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World’s first pepper-picking robot heralds new era

While numerous agricultural tasks have already been automated, the vast majority of harvesting in greenhouses is still done by hand. Image: CROPS project
While numerous agricultural tasks have already been automated, the vast majority of harvesting in greenhouses is still done by hand. Image: CROPS project

The first robot capable of selecting and picking ripe sweet peppers is helping clear the way for a new era of agricultural robots that would change how farming in Europe is done.

Globally, sweet peppers are produced to the tune of 26 million metric tonnes, with Europe’s crop alone worth over EUR 370 million in 2010. However, picking the fruit is labour-intensive. 

‘A human is very intelligent, and it is very difficult to replace a human being by a robot,’ explained Dr Jan Bontsema, from Wageningen UR Greenhouse Horticulture in the Netherlands.

One reason for creating a robot to do this is that robots do not risk contaminating the fruit, unlike human fruit pickers.

The pepper-picking robot, which runs on a rail system across a greenhouse, has a snake-like arm with pincers. To harvest a pepper, it first uses cameras to find a pepper. Once a target has been identified, its colour is analysed to tell if it is ripe, and the robot begins to move its articulated arm. 

The robot developed by the EU-funded CROPS project, which Dr Bontsema coordinates, uses a continuous stream of snapshots to direct its movements, until it has grasped the fruit and removed it with a retractable cutter.

For years researchers have been working on robots that can harvest cucumbers and tomatoes, however there has been very little work on sweet peppers, even though they are an important part of our diet.

However, while the robot developed by the CROPS project could successfully pluck ripe peppers, it did so at a leisurely pace at odds with the efficient, profit-driven world of modern farming and only worked if the fruit was clearly visible.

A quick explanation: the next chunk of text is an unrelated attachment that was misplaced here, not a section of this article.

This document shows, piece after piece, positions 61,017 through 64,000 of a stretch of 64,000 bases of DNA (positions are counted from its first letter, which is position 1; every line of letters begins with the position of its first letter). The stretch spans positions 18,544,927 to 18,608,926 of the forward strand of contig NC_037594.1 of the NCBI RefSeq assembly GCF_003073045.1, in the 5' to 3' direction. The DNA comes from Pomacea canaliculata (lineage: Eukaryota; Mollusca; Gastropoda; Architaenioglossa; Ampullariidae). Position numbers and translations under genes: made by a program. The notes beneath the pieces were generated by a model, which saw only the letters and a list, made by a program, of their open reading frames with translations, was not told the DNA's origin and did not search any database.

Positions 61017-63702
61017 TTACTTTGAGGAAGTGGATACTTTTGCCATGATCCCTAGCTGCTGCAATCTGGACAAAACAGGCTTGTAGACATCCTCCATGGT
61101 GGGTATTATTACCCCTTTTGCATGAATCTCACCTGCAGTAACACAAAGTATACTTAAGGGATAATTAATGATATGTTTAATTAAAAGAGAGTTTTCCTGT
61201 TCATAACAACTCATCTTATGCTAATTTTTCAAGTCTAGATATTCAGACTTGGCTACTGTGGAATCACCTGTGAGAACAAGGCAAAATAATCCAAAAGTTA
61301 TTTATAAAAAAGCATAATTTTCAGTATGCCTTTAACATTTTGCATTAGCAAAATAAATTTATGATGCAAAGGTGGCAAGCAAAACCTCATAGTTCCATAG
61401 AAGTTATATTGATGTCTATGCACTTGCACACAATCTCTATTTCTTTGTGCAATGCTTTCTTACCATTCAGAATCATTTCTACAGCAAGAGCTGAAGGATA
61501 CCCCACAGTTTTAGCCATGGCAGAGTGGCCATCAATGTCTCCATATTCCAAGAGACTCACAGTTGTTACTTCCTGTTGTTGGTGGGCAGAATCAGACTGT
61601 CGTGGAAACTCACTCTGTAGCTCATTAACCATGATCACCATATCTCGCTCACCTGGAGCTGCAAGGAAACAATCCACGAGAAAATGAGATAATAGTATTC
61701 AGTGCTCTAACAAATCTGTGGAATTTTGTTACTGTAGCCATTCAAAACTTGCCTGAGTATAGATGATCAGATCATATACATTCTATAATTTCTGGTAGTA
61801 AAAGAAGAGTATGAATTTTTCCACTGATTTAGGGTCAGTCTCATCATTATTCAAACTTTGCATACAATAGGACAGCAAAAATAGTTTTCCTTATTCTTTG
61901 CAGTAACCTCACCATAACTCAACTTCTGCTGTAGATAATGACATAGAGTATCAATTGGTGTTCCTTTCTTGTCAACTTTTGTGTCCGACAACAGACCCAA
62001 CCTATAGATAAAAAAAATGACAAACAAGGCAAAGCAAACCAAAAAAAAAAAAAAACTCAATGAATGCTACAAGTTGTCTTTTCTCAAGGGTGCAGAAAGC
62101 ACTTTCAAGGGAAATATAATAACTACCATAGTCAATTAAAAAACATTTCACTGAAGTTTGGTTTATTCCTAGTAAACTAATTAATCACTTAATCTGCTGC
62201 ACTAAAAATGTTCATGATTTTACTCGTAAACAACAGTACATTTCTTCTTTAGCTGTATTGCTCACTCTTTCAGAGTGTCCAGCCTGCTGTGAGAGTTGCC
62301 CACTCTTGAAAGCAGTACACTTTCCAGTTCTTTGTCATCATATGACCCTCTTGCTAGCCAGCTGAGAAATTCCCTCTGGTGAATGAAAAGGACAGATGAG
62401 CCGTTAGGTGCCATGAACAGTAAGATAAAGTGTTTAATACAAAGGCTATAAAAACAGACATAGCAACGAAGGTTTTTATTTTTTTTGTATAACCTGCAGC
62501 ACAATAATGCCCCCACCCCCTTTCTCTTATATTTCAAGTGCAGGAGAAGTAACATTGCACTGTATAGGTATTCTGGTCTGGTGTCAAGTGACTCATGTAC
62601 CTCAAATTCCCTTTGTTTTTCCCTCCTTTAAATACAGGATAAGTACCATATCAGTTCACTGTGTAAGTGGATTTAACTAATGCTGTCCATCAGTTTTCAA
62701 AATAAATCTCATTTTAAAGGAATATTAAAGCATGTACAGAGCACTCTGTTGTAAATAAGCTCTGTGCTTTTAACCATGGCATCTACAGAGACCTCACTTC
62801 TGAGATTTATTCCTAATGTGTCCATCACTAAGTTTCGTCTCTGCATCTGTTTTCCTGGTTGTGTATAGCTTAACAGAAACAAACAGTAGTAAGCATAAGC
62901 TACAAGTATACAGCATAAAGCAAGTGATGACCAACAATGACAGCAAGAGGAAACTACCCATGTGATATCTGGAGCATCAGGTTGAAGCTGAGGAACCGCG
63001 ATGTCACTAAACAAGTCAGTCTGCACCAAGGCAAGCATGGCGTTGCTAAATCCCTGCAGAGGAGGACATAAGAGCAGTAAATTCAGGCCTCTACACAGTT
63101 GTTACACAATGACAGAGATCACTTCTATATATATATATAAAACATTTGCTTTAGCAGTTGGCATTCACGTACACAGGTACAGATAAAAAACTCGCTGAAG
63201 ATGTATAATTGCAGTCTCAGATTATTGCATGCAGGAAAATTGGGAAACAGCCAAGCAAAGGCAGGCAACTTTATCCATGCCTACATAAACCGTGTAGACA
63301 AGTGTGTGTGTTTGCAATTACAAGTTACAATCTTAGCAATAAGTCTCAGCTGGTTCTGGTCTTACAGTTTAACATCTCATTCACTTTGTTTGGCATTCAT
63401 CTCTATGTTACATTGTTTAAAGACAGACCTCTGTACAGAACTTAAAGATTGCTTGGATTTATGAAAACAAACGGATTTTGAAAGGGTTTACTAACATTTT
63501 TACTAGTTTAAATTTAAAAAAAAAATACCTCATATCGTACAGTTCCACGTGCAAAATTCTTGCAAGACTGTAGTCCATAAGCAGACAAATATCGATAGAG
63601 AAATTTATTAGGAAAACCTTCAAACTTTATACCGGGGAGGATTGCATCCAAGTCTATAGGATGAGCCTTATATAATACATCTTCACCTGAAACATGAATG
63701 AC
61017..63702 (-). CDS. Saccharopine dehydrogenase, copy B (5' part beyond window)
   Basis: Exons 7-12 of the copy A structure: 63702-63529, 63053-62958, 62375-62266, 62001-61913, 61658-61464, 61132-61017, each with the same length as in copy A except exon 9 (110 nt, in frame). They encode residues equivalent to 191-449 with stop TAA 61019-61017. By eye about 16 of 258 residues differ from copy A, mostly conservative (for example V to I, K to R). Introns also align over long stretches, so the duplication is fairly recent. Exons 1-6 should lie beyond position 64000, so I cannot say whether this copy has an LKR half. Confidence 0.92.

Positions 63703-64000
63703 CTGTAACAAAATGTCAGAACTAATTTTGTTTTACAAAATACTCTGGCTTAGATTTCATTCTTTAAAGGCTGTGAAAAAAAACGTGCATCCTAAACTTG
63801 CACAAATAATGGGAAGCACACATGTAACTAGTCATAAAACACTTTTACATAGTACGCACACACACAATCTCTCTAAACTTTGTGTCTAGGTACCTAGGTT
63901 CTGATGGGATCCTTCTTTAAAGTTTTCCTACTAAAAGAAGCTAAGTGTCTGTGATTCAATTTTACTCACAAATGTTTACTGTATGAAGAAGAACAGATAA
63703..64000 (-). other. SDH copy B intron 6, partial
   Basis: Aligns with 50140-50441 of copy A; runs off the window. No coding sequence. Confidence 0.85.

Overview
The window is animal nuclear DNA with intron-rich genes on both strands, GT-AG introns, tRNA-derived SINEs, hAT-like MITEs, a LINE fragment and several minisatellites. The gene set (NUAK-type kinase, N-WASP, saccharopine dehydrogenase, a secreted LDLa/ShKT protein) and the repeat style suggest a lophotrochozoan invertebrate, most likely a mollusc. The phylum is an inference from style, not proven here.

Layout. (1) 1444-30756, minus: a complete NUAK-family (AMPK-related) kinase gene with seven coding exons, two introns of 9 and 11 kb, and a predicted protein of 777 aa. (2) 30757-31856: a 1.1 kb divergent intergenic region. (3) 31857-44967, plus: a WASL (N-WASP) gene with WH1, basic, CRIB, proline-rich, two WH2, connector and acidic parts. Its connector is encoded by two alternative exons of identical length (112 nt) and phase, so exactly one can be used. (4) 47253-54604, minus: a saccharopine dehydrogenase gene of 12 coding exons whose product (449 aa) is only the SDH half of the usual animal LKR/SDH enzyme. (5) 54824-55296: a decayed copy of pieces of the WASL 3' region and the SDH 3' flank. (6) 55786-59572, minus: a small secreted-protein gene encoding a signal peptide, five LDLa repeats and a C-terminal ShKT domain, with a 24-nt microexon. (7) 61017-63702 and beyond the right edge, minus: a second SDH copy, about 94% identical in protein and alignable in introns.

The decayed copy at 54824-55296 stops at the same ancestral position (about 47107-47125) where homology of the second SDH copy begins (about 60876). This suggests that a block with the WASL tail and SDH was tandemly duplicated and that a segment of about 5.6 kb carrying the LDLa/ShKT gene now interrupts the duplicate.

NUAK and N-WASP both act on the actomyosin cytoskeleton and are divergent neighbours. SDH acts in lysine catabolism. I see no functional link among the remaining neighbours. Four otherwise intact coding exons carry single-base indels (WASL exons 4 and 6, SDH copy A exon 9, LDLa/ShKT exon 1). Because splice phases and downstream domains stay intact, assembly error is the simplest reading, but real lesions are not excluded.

Replicating the dexterity of human hands has been a challenge. Credit: Wageningen UR Glastuinbouw.

Real-life situation 

Now Dr Bontsema is coordinating a follow-up project – SWEEPER – which aims to make the robot ready for commercialisation by increasing its speed and enabling it to pick peppers in a real-life situation.

‘A robot system will improve food safety and give the opportunity to selectively harvest for higher quality.’

Dr Jan Bontsema, Wageningen UR Greenhouse Horticulture

‘If you look at the crop, you’ll see it’s a jungle – so many leaves, and here and there are fruits. And that is the problem,’ said Dr Bontsema.

To solve this, they’re working to make the robot smarter. ‘We introduced in CROPS the so-called ROS software, robot operating system and we will continue this in SWEEPER,’ he said. ‘With that software you get a kind of plug and play system so if you want to use a different camera, for example, it’s no problem at all.’

The pepper-picking robot is part of an acceleration in the development of agricultural robots - the European RHEA project has also developed a fleet of robots capable of protecting crops with their weeding and spraying skills.

The team, led by Dr Angela Ribeiro at the Spanish National Research Council, hopes that one day the use of chemical pesticides and herbicides on farms could be significantly reduced thanks to robots like the ones they have developed, which continually monitor and remove weeds from fields.

The green-fingered robots look like miniature tractors, and are controlled by a central computer unit which keeps track of their position, orientation, speed, and status and directs them in real-time.

Global positioning systems, geographic information systems, and continual sensing allow the robots to navigate their environment and carry out precision tasks.

There are three models; a fire-breathing weeding robot directed by keen-sighted drones, a robot for spraying chemicals on rows of crops, and one for spraying trees.

‘Most of the technology developed within the RHEA project could be ready in a few years,’ Dr Ribeiro said. ‘Although the market penetration may take longer, mainly due to the technical skills that farmers need.’

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